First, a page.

The immunosequencing assay used here provides a practical method to measure vaccine-induced T-cell responses in a real-world setting. This method is based on the Multiplex Identification of Antigen-Specific TCR Assay (34) applied to SARS-CoV2 antigens (10, 16). It was also recently used to characterize T-cell responses in patients with cancer with delayed clearance of SARS-CoV-2 infection (26). Classic assessments of T-cell responses using functional assays such as ELISpot, intracellular cytokine staining, or activation-induced marker assays typically require extensive handling of live cells, immediate processing, temperature control of samples, restimulation and incubation, and are generally not amenable to implementation in population-level studies (discussed in ref. 3). Although the use of multimeric reagents for the detection of antigen-specific T cells does not require restimulation of cells, the HLA specificity of these reagents limits their wider scale use. Moreover, none of these assays capture all aspects of relevant T-cell function related to the breadth of cytokine production and cell killing ability. In contrast, the immunosequencing-based T-cell assay used here is based on DNA, which is extremely stable, has demonstrated high sensitivity, and is easily amenable to standardization. The method is robust and easily scalable. It can, therefore, be applied in real-world settings to provide actionable insights to inform public health strategies. Although this assay does not provide a direct functional assessment of the T-cell response, it captures the clonal breadth of SARS-CoV-2–specific T cells, which is a measure of T-cell activation and proliferation.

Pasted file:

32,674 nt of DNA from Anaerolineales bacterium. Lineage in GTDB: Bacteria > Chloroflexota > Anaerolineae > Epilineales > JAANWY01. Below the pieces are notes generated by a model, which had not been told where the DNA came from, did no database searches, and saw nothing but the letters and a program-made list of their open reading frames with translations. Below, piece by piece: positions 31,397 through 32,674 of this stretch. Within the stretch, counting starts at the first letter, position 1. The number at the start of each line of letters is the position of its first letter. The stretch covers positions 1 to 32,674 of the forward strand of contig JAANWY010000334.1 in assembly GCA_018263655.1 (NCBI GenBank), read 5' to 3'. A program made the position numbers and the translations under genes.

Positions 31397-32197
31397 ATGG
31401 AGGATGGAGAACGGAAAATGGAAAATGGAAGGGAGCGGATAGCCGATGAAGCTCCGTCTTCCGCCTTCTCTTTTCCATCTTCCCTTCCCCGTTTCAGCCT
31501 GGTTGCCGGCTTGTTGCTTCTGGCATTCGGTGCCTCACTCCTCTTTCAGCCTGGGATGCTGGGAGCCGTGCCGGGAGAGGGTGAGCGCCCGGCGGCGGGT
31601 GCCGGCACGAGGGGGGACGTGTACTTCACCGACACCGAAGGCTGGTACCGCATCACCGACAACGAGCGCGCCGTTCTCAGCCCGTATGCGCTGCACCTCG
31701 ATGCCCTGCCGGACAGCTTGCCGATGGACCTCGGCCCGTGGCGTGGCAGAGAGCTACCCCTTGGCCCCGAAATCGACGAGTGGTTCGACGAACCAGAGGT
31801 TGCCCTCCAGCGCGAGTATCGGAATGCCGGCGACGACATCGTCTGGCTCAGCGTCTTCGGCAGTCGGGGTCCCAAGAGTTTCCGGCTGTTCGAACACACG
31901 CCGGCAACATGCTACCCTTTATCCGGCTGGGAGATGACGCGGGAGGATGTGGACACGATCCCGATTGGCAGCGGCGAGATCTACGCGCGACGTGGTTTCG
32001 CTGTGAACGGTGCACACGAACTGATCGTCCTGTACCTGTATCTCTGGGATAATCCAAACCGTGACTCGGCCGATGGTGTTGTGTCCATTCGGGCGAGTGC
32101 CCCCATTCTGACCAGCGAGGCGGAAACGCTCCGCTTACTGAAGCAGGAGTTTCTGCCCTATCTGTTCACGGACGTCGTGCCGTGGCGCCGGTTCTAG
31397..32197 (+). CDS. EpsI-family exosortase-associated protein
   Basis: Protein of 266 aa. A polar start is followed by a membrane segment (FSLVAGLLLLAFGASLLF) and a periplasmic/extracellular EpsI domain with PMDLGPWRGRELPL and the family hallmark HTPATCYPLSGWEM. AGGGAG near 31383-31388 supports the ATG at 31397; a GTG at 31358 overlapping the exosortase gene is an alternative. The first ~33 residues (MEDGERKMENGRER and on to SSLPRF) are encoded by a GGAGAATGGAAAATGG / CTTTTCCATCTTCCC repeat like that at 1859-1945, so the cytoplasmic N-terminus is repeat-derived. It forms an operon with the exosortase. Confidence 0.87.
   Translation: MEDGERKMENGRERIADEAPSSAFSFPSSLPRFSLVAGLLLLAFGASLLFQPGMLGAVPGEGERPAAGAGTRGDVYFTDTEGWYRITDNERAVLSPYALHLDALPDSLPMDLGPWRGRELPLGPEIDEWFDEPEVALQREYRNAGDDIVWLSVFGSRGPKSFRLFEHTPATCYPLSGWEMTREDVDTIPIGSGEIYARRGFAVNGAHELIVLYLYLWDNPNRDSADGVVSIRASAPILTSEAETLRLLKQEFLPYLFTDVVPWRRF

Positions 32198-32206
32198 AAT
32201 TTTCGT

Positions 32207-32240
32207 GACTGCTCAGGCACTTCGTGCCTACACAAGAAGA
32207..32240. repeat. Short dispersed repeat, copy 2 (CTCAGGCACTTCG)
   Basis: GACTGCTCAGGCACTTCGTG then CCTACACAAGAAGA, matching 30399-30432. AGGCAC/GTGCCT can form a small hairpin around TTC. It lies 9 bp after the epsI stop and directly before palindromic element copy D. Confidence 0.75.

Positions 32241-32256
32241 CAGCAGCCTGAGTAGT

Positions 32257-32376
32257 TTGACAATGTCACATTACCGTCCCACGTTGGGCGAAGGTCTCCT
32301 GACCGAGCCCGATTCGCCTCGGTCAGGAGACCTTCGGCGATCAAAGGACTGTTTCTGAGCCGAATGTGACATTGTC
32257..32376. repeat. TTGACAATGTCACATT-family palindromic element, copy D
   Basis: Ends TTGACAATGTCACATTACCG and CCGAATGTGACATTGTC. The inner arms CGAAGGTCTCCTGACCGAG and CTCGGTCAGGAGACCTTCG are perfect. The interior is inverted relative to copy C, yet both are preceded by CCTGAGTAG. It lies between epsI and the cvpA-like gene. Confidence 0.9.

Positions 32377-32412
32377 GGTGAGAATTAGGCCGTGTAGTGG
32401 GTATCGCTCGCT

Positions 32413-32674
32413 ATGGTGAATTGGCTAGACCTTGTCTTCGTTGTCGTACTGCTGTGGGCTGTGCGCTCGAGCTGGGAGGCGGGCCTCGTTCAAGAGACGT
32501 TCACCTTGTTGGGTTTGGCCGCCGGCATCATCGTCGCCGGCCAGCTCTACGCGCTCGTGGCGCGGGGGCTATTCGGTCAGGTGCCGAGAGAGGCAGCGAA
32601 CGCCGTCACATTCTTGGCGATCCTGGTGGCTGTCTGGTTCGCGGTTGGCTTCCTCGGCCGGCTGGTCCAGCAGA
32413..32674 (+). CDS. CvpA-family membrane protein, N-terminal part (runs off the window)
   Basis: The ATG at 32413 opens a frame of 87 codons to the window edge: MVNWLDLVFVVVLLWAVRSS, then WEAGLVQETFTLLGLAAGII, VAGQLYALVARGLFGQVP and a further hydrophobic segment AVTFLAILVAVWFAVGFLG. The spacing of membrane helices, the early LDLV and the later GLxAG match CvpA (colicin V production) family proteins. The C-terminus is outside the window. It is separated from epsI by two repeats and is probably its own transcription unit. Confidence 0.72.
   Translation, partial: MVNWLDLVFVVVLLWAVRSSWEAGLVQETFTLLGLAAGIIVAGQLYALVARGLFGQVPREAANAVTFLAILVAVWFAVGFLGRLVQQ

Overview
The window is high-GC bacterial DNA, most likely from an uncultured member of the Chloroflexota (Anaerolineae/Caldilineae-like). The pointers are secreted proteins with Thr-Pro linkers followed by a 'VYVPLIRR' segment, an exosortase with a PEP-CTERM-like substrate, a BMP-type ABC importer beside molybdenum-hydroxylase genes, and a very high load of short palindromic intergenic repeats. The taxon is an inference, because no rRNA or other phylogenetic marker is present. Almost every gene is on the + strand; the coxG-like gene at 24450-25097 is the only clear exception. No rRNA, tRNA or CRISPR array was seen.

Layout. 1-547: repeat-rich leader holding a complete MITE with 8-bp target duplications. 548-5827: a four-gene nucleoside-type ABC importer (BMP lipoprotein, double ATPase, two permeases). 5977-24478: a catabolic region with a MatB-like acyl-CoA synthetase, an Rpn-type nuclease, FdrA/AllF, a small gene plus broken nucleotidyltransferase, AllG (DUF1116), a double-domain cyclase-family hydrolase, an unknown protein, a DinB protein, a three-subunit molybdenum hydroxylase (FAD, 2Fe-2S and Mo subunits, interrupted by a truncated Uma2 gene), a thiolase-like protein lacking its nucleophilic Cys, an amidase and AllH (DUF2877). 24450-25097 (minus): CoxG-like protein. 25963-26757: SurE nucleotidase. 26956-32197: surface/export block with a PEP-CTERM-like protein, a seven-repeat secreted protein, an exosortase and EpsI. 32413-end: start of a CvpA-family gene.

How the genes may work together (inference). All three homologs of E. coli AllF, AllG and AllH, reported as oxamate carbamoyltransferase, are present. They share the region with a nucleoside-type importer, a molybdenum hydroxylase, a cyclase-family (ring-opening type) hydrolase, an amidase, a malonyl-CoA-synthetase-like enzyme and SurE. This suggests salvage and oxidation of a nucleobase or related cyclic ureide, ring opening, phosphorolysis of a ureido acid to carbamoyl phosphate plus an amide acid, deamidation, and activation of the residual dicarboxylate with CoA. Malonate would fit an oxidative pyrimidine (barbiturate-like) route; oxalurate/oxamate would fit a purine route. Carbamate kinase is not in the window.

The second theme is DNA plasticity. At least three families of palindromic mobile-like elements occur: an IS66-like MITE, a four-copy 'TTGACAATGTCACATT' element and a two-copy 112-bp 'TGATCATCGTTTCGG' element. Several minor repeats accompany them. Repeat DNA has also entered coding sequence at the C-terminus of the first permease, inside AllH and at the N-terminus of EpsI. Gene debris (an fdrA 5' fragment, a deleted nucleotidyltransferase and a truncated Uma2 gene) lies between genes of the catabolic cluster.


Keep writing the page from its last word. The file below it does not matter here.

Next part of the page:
Our data support the utility of a third vaccination for patients with B-cell malignancies. Seroconversion (values >0.8 AU/mL) occurs in approximately 40% of patients who failed to produce anti-S antibodies after a second SARS-CoV-2 mRNA vaccine dose. However, when a minimum anti-S antibody level of 100 AU/mL was used to define a meaningful serologic response associated with detection of neutralizing antibodies based on previous work (21–23), only 22% of patients acquired meaningful serological responses after the third dose (T-cell response positivity rate was not altered). In contrast, 97% of patients who were seropositive after the second mRNA vaccine dose experienced persistently high or increased anti-S antibodies following the third dose. The production of anti-S antibodies after the third dose I is likely mediated, in part, by the activation of memory B cells or long-lived plasma cells in the bone marrow (35, 36). The reconstitution of normal B cells after prolonged B-cell suppression may also contribute to the third dose responses in patients who had completed treatment with anti-CD20 antibodies therapy approximately one year prior to vaccination, as has been described by others (27–29). In our study, the response to vaccination in patients on BTK inhibitors was variable. This may be related to the ability of BTK inhibitors to decrease naïve B-cell counts (37), yet promote helper T cells, which could lead to an overall enhanced immune response (38). Although others have reported lower seroconversion rates (20%–24%) in patients with CLL (12, 39) compared with our results (34%; Supplementary Table S9), higher rates of seroconversion (30%–60%) have been reported in patients with lymphoid malignancies or solid organ transplants who are immunosuppressed (19, 40). The basis for the differences needs further investigation, but may include differences in vaccine type, time of analysis after vaccination, the specific population studied, percentage of patients on active therapies, and the use of anti-S assays with different performance characteristics.